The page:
Clinicodemographic factors influencing outcomes in patients with low-grade serous ovarian carcinoma




Low-grade serous carcinoma (LGSC) of the ovary is a rare tumor that is distinct from its high-grade counterpart. The objective of this study was to determine whether patient demographic factors and clinical treatment histories affected survival in a population of women with LGSC.


A review of patients who had pathologically confirmed LGSC of the ovary diagnosed between 1977 and 2009 was performed. Abstracted data included medical and social histories, anthropometric measurements, and details about diagnosis, treatment, and follow-up. Statistical analyses included Fisher exact tests, Cox proportional hazards models, and the Kaplan-Meier method.


The study sample included 194 patients who had a median follow-up of 60.9 months (range, 1-383 months). In multivariate analyses, smoking had a negative association with both overall survival (OS) (hazard ratio [HR], 1.73; 95% confidence interval [CI], 1.03-2.92; P = .04) and progression-free survival (PFS) (HR, 1.72; 95% CI, 1.00-2.96; P = .05). The median OS was shorter in current smokers than in former/never smokers (48.0 months vs 79.9 months; P = .002). PFS also was predicted by year of diagnosis >1994 (HR, 1.74; P = .01). Although the difference was not statistically significant, hormone consolidation appeared to be associated with better OS (HR, 0.15; P = .06) and better PFS (HR, 0.44; P = .07). A smaller proportion of the patients who received hormone consolidation experienced disease recurrence compared with the patients who did not receive hormone consolidation (66.7% vs 87.6%; P = .07).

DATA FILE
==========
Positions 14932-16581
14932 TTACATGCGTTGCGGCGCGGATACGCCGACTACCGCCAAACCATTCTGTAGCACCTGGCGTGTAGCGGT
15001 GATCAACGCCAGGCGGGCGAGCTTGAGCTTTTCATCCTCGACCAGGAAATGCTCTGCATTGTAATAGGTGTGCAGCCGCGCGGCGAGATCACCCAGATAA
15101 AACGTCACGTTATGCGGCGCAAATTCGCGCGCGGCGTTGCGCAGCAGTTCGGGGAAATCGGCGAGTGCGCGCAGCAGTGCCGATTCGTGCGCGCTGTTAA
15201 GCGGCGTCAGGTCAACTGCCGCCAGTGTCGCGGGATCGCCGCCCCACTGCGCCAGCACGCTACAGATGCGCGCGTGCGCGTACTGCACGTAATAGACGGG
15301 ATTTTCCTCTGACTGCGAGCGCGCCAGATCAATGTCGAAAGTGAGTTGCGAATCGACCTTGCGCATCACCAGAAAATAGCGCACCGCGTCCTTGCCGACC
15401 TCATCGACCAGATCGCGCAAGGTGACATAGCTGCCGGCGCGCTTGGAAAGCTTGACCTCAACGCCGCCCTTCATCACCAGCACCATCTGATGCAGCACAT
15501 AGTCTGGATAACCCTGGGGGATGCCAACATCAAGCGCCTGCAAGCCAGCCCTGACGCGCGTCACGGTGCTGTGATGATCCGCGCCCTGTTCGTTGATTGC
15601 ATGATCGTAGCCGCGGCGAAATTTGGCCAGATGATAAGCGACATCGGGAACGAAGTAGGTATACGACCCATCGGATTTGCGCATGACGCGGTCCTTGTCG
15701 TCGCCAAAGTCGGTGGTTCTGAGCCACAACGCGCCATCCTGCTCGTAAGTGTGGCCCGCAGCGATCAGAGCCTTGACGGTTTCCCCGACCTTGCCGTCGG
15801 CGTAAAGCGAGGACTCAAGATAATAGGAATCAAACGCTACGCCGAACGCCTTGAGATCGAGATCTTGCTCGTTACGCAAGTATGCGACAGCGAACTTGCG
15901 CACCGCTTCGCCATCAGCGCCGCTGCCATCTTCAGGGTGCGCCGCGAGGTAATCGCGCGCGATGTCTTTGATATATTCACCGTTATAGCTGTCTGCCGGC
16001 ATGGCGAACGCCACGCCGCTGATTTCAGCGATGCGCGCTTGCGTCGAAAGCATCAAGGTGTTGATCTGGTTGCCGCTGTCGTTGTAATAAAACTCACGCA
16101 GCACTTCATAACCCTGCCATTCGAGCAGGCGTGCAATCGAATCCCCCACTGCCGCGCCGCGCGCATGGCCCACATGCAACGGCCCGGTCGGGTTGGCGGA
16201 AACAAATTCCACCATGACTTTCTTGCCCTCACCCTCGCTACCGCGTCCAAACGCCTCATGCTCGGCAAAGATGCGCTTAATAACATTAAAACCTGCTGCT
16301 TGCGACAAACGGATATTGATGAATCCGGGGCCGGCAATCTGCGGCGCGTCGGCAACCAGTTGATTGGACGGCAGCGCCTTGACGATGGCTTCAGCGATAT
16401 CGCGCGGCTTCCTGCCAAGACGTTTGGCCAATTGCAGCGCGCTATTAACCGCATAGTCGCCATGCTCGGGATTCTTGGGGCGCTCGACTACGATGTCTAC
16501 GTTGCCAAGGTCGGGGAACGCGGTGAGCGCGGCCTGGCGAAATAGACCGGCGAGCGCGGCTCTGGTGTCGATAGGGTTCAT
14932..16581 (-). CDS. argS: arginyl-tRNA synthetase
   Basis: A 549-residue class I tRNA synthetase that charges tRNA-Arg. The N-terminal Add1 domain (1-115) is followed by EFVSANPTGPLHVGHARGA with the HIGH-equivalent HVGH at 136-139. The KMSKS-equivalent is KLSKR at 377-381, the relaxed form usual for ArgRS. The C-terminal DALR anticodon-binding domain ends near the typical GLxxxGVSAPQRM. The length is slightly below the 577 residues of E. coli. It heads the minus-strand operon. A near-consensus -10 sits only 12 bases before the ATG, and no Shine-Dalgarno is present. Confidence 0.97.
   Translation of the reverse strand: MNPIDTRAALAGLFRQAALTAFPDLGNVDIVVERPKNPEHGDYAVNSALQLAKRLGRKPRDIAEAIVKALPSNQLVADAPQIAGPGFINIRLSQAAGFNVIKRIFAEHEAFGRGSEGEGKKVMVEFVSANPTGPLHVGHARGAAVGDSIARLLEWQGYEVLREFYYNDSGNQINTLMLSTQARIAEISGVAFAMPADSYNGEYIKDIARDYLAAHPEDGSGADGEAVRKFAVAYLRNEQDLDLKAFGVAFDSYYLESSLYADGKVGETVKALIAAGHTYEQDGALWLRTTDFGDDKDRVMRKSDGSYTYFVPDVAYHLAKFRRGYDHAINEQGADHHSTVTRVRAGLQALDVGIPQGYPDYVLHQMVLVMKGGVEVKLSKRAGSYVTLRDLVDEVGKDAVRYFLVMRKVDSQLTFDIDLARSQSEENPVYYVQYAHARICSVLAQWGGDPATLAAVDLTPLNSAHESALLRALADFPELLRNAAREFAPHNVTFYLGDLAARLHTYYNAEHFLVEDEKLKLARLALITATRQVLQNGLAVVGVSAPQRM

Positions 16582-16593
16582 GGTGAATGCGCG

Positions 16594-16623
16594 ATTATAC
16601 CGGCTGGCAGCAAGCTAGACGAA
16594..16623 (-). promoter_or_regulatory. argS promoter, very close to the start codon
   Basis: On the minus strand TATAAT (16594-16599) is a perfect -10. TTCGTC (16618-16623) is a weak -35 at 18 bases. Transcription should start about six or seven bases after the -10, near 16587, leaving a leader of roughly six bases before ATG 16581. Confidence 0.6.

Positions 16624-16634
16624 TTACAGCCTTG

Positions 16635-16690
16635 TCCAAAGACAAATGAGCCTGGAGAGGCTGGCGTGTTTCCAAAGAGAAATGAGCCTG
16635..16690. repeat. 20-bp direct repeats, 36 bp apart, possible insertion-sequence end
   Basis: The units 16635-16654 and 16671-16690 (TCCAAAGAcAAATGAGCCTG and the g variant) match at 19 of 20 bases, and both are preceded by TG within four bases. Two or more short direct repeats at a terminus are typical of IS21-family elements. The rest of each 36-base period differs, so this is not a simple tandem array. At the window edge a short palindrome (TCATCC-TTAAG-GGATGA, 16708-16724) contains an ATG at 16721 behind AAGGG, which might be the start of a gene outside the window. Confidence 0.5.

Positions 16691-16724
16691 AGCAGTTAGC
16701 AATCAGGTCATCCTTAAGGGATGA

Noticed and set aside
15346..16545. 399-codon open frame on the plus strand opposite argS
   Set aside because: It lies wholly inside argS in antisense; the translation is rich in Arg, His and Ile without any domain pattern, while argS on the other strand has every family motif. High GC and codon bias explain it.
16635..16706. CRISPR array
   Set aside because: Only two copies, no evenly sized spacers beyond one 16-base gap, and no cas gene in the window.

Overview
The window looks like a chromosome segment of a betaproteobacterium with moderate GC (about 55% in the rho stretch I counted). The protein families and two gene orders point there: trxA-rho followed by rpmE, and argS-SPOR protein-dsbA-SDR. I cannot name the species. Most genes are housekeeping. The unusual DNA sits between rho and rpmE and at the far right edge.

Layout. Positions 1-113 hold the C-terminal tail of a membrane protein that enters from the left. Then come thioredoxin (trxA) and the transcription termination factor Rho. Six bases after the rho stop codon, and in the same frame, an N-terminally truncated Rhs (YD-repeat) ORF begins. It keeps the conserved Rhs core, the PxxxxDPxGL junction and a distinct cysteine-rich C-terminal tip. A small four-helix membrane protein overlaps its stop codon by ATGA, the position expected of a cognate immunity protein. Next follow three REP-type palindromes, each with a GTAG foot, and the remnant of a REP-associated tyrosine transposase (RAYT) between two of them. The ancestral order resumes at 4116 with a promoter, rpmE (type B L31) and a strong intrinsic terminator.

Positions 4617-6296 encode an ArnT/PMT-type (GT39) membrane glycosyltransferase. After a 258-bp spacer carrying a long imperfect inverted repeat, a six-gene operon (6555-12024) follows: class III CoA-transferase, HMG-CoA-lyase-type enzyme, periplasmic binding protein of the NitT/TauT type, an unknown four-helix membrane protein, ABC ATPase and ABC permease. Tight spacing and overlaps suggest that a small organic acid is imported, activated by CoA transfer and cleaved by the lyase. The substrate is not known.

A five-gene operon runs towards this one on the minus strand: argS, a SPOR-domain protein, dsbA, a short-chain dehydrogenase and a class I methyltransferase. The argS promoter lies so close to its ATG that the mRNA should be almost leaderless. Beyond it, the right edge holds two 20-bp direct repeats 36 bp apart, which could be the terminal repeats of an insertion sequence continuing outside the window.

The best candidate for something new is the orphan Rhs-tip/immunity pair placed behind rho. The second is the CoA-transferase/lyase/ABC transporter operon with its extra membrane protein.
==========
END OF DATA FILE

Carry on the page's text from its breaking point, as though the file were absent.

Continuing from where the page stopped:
Smoking was associated negatively with survival outcomes in women with LGSC of the ovary, whereas consolidation treatment with hormone antagonists demonstrated a protective associative trend with survival. Both lifestyle modification and innovative treatment plans should be considered in this group of patients. Cancer 2011. © 2011 American Cancer Society.